Whether they are darting across roads or burying nuts in your backyard, it seems like squirrels are everywhere you look these days as they get ready for the upcoming winter. So it makes sense that October is National Squirrel Awareness Month. Since these amazing acrobats are so entertaining to watch, why not show squirrels some appreciation this month.
There is even a Squirrels.org Web site, a source for all squirrel facts.
To celebrate National Squirrel Awareness Month, here are five fun facts:
1. Gray squirrels are constantly seen gathering nuts, the staple of their diet, but they also commonly eat seeds and fruit. However, if their main food sources are unavailable, they will dine on bird eggs, insects or even animal carcasses.
2. What else do gray squirrels need to survive? Salt. Squirrels search along roads for places where snow and ice may have deposited the salt their diet requires.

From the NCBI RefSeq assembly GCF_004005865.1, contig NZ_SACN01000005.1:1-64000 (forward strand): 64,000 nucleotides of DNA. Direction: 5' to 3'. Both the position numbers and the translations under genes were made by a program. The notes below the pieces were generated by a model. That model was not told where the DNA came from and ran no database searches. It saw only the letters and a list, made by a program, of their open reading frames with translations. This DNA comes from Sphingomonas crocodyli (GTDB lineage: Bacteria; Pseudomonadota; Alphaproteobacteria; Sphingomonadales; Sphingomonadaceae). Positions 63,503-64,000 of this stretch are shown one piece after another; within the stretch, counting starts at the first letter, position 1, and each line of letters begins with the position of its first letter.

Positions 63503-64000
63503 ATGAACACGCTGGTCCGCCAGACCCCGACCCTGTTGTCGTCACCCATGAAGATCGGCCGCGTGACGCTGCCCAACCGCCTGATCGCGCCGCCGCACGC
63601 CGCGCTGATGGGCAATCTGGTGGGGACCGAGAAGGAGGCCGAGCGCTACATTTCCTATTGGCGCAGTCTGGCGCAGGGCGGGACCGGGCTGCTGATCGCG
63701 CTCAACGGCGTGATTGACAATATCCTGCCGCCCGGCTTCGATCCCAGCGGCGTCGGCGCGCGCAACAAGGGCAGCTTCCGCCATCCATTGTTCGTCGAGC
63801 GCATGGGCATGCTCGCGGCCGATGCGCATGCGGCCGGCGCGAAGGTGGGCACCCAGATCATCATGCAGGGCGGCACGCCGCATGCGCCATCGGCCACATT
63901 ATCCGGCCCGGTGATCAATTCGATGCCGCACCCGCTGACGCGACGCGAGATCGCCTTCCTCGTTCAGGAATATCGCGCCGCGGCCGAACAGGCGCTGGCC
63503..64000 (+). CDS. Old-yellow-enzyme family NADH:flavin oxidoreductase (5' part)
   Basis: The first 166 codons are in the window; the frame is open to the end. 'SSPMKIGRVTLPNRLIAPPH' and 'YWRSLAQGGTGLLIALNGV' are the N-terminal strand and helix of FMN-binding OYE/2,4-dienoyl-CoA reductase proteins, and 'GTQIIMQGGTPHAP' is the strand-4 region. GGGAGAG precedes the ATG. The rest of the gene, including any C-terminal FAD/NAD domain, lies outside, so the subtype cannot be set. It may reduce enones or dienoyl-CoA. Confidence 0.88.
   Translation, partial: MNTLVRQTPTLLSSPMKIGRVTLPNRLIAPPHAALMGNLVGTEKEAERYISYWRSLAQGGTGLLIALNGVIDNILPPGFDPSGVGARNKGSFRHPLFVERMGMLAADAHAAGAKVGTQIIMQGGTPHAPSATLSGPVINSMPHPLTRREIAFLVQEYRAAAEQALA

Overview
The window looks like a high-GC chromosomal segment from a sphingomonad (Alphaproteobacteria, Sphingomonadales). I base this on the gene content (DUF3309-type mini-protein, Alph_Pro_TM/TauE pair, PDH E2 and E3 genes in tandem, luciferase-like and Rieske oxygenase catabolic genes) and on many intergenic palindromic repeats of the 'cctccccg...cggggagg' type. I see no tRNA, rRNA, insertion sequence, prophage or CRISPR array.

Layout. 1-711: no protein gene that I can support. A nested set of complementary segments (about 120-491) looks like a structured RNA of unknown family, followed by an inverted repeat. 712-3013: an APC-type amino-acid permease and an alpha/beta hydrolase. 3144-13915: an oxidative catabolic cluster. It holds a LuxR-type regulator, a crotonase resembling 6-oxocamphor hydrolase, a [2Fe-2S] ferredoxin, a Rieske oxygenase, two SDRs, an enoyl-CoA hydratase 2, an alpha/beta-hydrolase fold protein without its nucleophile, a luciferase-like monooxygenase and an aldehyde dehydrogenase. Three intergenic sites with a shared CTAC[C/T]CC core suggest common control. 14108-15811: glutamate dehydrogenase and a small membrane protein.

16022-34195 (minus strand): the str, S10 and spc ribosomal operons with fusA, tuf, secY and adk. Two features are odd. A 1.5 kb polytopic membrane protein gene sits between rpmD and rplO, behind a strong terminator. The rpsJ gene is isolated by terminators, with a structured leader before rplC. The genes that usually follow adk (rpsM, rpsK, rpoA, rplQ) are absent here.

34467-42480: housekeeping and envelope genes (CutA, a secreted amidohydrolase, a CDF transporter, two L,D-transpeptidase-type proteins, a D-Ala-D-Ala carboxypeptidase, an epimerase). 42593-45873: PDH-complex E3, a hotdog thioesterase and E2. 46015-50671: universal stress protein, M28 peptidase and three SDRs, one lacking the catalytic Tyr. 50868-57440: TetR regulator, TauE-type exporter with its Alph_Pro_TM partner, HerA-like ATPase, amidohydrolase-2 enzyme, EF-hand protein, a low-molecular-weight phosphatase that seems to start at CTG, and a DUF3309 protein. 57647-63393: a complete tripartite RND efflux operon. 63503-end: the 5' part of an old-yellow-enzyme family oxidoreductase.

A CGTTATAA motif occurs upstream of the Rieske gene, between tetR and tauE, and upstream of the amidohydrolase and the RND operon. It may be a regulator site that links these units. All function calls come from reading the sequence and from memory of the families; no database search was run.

3. Squirrel teeth grow continuously. In fact, their incisors grow six inches per year. So why don't we see squirrels running around with huge fangs? Since their teeth receive constant wear from cracking open nuts and chewing on tree branches to sharpen and clean their teeth, they get filed down to an appropriate length.
4. After squirrels break a nut open, they will clean it by licking it or rubbing it on their face prior to burying it. This ritual scents the nut, which makes it easier for the squirrel to find it later - especially with a foot of snow covering the ground.
5. It can be frustrating when you're driving down the road to have a squirrel run out in front of you and then change direction several times instead of simply running straight across the street. Why do they sometimes make such erratic movements? It is believed that the squirrel is attempting to confuse the oncoming vehicle. Sadly, this is often a fatal mistake for the squirrel - most squirrels in urban environments don't make it to their first birthday, due to being struck by vehicles.